Letter from LONDON: RICHARD WRIGHT: Turner Prize 09

Tate Britain, London
October 6, 2009 – January 3, 2010

Viewing 2009 Turner Prize winner Richard Wright’s pareidolia-like no title (2009) sets in motion a collection of considerations about the contemporary condition of art. Something prime is shifting.

Richard Wright, ââ¬Åno titleââ¬Â (2009). Courtesy the artist; Gagosian, London; The Modern Institute / Toby Webster Ltd, Glasgow and BQ, Berlin é Copyright the artist. Photo: Sam Drake and Gabrielle Johnson, Tate Photography (room view)

I think I can sum it up by saying that the success of Wright’s large but delicate wall mural signaled to me the return of magical immersive thinking into mainstream art. This at the expense of the pop icon/logo. Its gold, monochromatic (but kaleidoscopic) ground dominates its configuration, producing an all-over fervor that needs to be interacted with imaginatively. 

One feels immediately a sense of languor in the room. People are in no hurry to move along. Rather, they seem immersed in their own mirrored filigreed realms. And one hears the word “beauty” repeated over and over. Clearly we are in the presence of an invitation to reverie.

That said, initially I was a bit nonplussed when encountering “no title,” since the composition has a distinct resemblance to the kind of work I was doing in 1991-92 when I first uploaded my drawings into a computer and began mirroring them with Photoshop. My companion at the museum also pointed out that Wright’s mural shares its structure with pioneers of algorithmic art, such as Roman Verostko, especially his series “Epigenesis: The Growth of Form” from 1997—pen and ink drawings executed with a multi-pen plotter coupled to a PC—or the mirroring manipulations in the early '90s work of the British artist Carl Fudge based on the Dürer etching, “Resurrection.”

In addition, I was slightly annoyed by the uneven lighting that produced distinct hot spots on what should have been a unified undifferentiated field.

But nevertheless, I shall not quibble. This golden work (not at all typical of Wright’s other temporary murals) made opportune a re-appropriation of our finer senses in a way similar to the experience of listening to the prepared piano “Sonatas” and “Interludes” of John Cage. It is more affective than discursive, more enigmatic than dogmatic. The work is full of complex inter-relational transitions and rhythmic overlapping, interlacing perceptions. It displays elasticity by coupling sameness with difference. Forms emerge from other forms, both up and down in scale, and nest within larger units, so that things become component parts of other things. Image-formations surface from the depths of our mind. 

If the primary feature distinguishing aesthetic consciousness is imagination, it is worth recalling that imagination’s two components, visioning and symbolizing, are integral to heightening perception and intuition. Indecision, ambiguity, and conflict become dynamic and useful. The apparitions and angelic visual pleasures concealed in the florid ground turn apparent “flaws,” such as the all-over ambivalence of the mural’s superficially illusory groundlessness, into affirmative values.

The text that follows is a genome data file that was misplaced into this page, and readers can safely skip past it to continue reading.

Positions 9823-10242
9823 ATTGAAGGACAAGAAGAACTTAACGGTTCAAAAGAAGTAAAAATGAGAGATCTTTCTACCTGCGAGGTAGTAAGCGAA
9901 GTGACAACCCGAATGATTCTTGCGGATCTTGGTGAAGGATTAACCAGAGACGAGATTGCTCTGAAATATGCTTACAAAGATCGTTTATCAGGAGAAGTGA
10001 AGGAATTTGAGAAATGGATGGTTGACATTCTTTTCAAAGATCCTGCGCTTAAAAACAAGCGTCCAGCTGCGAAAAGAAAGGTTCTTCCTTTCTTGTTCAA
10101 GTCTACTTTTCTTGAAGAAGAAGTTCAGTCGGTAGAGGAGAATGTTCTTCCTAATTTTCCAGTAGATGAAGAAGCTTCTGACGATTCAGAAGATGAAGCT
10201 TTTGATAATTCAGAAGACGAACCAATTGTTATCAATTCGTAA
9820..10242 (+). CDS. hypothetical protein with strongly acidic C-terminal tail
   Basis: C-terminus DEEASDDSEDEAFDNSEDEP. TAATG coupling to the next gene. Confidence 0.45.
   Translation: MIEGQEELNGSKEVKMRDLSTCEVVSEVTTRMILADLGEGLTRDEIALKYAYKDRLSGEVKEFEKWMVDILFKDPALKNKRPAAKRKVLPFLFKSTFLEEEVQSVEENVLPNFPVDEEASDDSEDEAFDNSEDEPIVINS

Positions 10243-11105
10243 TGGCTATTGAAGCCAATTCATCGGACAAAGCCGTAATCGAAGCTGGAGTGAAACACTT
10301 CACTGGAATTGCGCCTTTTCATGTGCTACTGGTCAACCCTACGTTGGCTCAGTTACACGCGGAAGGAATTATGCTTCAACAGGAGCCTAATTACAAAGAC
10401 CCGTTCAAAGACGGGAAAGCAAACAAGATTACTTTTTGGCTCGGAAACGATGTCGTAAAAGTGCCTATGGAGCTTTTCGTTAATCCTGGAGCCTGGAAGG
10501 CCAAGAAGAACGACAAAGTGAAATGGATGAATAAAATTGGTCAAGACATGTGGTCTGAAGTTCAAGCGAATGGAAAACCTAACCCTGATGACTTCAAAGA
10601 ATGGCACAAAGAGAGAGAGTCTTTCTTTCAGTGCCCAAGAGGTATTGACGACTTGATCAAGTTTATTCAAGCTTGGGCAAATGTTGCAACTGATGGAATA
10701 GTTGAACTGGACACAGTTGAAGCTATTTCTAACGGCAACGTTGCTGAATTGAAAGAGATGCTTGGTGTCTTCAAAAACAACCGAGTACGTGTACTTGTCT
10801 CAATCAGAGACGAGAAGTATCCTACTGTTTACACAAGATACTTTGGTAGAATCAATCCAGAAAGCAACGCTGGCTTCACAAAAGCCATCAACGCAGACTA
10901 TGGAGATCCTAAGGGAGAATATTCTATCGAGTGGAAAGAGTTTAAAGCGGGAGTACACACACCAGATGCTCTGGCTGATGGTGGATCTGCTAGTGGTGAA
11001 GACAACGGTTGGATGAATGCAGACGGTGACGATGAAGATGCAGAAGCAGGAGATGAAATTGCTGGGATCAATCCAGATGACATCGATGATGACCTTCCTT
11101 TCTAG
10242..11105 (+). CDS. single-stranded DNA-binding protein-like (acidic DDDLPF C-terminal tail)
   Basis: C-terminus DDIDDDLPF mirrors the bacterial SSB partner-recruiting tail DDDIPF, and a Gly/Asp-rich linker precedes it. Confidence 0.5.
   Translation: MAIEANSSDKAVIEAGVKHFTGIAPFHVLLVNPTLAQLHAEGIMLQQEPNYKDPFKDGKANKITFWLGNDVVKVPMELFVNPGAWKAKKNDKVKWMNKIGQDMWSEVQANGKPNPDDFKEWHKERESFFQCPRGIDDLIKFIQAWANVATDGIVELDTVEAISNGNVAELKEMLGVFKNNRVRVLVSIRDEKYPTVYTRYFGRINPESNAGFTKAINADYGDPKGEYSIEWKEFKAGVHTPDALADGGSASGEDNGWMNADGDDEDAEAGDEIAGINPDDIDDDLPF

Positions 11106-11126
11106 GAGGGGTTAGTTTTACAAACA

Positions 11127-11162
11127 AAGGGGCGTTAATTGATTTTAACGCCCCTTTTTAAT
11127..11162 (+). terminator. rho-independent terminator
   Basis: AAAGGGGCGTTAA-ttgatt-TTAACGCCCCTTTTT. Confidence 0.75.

That is the interfering shift I detected in what I think of as the responsibility of looking—a shift towards (and into) visual noise. Here we can re-appropriate our senses and our fragile capacity to visualize where the noise of bewilderment and indistinctness govern. Here is an interiorly reverberating resonance that cannot be appropriated by capital. Here one feels oneself feeling as a first person singular. This is an art to self, in self and for self.

However, the result is empathetic—as one experiences the power of imaginatively projecting feelings and perceptions into the vaguely apprehended forms glimpsed in the balanced and mirrored symmetry. This is a shift towards an anti-pop, no-logo emancipatory labor, one that is indicative of social relationships outside of passive pop consumption. Here we can take back our head.

Caught in the cognitive interactions of its florid web, I drifted off into the Tate’s permanent collection and was rewarded by a similarly mirrored and webbed enticement in the lace collar depicted by Marcus Gheeraerts the Younger in his “Mary Rogers, Lady Harington.” So Richard Wright’s “no title” seems to be pointing at a reevaluation of high art, and to the necessity of our re-conceiving it in our time. It rewards the inner privacy of the human condition, not the constructed social spectacle that tries to encompass us. Perhaps a certain regime of seeing is in the process of coming to an end.

Contributor

Joseph Nechvatal

Joseph Nechvatal teaches at the School of Visual Arts. In 2011 his book Immersion Into Noise was published by the University of Michigan Library's Scholarly Publishing Office in conjunction with the Open Humanities Press.

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